In the absence of intervention, economics is just supply and demand. That’s it. Everything else is just the study of interference. The only business that the government has in a free economy is to provide a level playing field, otherwise the well heeled players will attempt to “corner the market” via monopolies. This was most famously (or infamously) done in the 1890’s, when nearly every segment of the economy was under the control of consortiums known as “Trusts”. Mines, railroads, sugar, beef – you name it. All were price fixing monopolies, until Republican president Teddy Roosevelt got a sympathetic Supreme Court. He went on to break up or “bust” a total of 44 different industries.
The Hunt Brothers Corner the Market
A more recent example is the attempt by Nelson and Herbert Hunt to corner the silver market in 1980. In the midst of a deep recession, stocks, the dollar, and real estate were all plummeting. The Hunts, worth nearly 5 billion, decided that silver was a safe haven. They formed an investment group (that included wealthy Saudi OPEC oil ministers) and began buying futures contracts and taking delivery of the metal, which they warehoused in Switzerland. They eventually controlled a full third of the world’s silver, causing a eightfold increase in price. At this point, the government decided to step in. Still smarting from the OPEC oil embargo and a public perception of incompetence and weakness (Jimmy Carter was president), regulators and the Federal Reserve (the Fed is not part of the government, no matter how much they may want you to believe) put the squeeze on the Hunts.
The Squeeze Is On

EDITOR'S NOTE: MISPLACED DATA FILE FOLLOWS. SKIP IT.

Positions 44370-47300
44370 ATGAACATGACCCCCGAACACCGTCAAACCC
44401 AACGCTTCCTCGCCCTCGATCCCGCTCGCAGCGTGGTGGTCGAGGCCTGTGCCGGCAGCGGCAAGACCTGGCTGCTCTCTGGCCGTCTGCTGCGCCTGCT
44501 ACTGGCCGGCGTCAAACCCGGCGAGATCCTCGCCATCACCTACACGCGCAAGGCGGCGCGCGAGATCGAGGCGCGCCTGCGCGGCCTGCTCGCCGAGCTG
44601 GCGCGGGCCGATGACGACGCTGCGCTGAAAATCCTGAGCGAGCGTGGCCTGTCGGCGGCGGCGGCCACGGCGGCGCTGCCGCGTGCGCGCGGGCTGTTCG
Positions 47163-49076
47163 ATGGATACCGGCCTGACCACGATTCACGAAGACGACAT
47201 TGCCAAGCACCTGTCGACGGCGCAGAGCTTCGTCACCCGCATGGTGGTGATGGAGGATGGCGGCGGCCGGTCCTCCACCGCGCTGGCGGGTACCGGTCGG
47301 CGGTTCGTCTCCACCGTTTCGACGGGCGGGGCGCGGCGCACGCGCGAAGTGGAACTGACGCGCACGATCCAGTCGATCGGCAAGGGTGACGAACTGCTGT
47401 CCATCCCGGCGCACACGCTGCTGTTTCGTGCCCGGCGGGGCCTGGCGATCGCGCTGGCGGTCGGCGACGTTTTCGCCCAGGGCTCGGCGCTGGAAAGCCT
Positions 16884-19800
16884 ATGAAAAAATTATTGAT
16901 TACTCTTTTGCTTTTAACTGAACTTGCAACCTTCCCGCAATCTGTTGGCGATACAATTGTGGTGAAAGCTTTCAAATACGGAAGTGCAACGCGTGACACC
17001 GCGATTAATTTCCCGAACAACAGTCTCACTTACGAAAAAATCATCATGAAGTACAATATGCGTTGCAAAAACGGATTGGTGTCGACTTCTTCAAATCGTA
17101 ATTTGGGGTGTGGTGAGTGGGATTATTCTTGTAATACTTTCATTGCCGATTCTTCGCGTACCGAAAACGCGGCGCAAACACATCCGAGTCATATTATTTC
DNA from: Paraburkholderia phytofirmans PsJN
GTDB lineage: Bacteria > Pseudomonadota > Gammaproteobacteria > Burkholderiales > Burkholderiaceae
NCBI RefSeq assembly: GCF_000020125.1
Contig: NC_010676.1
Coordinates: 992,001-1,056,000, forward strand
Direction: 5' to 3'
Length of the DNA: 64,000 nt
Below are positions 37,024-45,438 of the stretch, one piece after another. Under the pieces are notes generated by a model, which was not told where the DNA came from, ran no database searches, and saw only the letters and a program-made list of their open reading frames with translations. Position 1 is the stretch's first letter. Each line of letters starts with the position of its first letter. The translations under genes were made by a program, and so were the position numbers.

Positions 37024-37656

Would the government have gotten involved in the absence of Saudi investors? Probably. Never mentioned publicly was the fact that in order to buy futures on silver, somebody else has to sell them. Unlike the stock market, where a company only has X number of shares outstanding, the act of selling a futures contract actually creates it out of thin air, much like a bank that loans out more money than it has in its vault. As long as the bank has a certain percentage of the money (reserves) available, it is all perfectly legal. As long as a commodities trader puts up a small percentage of the total value of the contract (margin), he is good to go. Unlike most traders, who settle in cash by closing their positions, the Hunts made it clear that they intended to take delivery on the amount of silver specified in the contract. Industry insiders were frantically trying to cover up the fact that they had fraudulently sold contracts for far more silver than existed; they were massively short and couldn’t deliver. So they turned to the commodity exchanges and their federal regulators, who obligingly suspended trading in silver, and to the Fed, who cut off all credit to the Hunt brothers and their investment group. Blocked from selling their silver futures, and unable to borrow due to the Fed, the Hunts missed a margin call of $100 million. The collapse was spectacular. From a high of $50.00, silver eventually settled at $10.00 per ounce. Markets collapsed worldwide, in what became known as “Silver Thursday”. Forced into bankruptcy, the Hunts’ losses eventually totaled nearly 4 billion dollars!